Copenhagen, Dec.17 (ANI): Ahead of the arrival of world leaders in Copenhagen, there were indications that to break the ice at the climate summit, negotiators might reckon existing United Nations texts, presented at the meeting on Wednesday which outlined possible elements of a deal to contain global warming by a united effort of countries across the world.
Danish Prime Minister Lars Lokke Rasmussen said that negotiators at the 193-nation meeting would consider existing UN texts presented to the meeting on Wednesday that outlined possible elements of a deal to combat global warming.
Rasmussen said: "No other texts will be used."
"The conference is now at a critical juncture and we have now agreed how to proceed. We now rely on the willingness of all parties to take that extra step to make that deal that is expected of us," Rasmussen added.
Developing nations had objected to the probability of new texts from Denmark, saying it favoured developed nations.
According to United Nations climate change head Yvo de Boer, the process towards a climate change deal was moving again after grinding to a halt on Wednesday.
Danish Minister Connie Hedegaard would chair both sets of talks. One text suggests elements such as a halving of world greenhouse gas emissions by 2020 or deep cuts in emissions by developed nations by 2020.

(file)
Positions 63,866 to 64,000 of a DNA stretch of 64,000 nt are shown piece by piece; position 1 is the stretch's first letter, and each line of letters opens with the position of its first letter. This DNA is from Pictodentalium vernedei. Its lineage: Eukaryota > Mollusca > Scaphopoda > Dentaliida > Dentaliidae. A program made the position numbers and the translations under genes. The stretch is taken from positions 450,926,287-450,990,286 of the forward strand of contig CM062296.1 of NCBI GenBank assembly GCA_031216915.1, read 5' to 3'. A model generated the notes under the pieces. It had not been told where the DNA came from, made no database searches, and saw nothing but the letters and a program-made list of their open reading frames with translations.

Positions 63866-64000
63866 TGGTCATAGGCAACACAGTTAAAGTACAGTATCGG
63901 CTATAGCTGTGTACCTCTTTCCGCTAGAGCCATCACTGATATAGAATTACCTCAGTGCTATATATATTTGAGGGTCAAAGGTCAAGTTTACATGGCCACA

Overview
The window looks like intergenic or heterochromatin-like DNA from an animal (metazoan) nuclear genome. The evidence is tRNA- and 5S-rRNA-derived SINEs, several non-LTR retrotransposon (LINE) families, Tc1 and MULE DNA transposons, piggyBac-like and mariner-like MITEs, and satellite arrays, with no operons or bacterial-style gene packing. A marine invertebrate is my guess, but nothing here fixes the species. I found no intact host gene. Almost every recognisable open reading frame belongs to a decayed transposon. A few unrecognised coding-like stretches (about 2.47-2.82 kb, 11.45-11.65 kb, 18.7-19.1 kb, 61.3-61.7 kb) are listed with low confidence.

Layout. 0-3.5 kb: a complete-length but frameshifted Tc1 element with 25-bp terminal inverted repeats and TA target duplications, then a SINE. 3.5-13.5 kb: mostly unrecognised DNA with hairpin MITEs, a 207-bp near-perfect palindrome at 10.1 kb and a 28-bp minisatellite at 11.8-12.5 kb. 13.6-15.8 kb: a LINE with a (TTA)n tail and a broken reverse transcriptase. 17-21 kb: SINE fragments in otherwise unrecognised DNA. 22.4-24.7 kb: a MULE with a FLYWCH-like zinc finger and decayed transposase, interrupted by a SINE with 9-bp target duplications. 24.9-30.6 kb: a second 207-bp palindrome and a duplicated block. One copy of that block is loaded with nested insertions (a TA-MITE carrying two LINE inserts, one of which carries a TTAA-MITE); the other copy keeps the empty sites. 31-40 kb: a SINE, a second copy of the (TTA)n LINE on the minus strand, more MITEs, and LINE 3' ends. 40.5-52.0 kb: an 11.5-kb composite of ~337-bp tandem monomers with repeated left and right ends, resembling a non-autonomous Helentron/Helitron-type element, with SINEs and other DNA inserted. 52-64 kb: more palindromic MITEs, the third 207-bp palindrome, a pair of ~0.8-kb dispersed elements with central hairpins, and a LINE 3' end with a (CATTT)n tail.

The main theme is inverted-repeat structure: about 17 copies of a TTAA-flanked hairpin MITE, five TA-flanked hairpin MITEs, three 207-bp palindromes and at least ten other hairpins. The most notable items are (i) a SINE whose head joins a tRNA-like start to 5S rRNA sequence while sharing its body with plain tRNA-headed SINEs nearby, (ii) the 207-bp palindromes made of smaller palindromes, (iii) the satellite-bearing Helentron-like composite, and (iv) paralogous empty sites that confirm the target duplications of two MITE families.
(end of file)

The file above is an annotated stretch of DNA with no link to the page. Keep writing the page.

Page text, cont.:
Meanwhile, Indian Prime Minister Dr. Manmohan Singh, is expected to make an intervention at the plenary of the 15th Conference of Parties on Friday which would be addressed by Denmark Prime Minister Lars Loekke Rasmussen and UN Secretary General Ban ki-Moon.
World leaders, including US President Barack Obama, Chinese Premier Wen Jiabao, will also be at the plenary where they would try to reach a political agreement to tackle global warming.
The fate of the climate change talks hung in a balance as differences persisted between rich and developing nations over taking legally binding carbon emission cuts.
While the industrialised nations want key developing countries like China and India to agree to emission cuts, the emerging economies are citing historical responsibility and insisting that the rich nations should take lead, as it was they who had created the problem. (ANI)